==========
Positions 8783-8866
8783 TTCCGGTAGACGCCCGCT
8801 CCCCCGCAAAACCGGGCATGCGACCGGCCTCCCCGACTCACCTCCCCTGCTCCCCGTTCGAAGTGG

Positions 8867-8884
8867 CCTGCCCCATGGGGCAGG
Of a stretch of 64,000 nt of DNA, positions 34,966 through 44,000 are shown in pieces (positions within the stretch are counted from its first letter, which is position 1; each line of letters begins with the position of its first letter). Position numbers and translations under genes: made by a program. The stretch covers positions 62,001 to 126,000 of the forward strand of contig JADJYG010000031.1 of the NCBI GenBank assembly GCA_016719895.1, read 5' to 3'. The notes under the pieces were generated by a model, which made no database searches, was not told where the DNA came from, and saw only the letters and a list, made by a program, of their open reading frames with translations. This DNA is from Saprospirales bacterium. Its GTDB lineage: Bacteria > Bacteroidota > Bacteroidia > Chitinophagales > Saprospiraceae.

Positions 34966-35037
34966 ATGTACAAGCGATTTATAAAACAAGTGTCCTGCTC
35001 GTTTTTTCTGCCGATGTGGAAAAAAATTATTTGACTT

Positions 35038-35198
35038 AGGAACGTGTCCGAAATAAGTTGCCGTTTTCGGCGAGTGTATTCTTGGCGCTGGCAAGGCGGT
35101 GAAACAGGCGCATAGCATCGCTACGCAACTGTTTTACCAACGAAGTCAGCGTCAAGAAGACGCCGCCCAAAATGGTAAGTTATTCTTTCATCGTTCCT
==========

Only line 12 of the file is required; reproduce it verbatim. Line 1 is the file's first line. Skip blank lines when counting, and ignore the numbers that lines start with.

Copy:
35101 GAAACAGGCGCATAGCATCGCTACGCAACTGTTTTACCAACGAAGTCAGCGTCAAGAAGACGCCGCCCAAAATGGTAAGTTATTCTTTCATCGTTCCT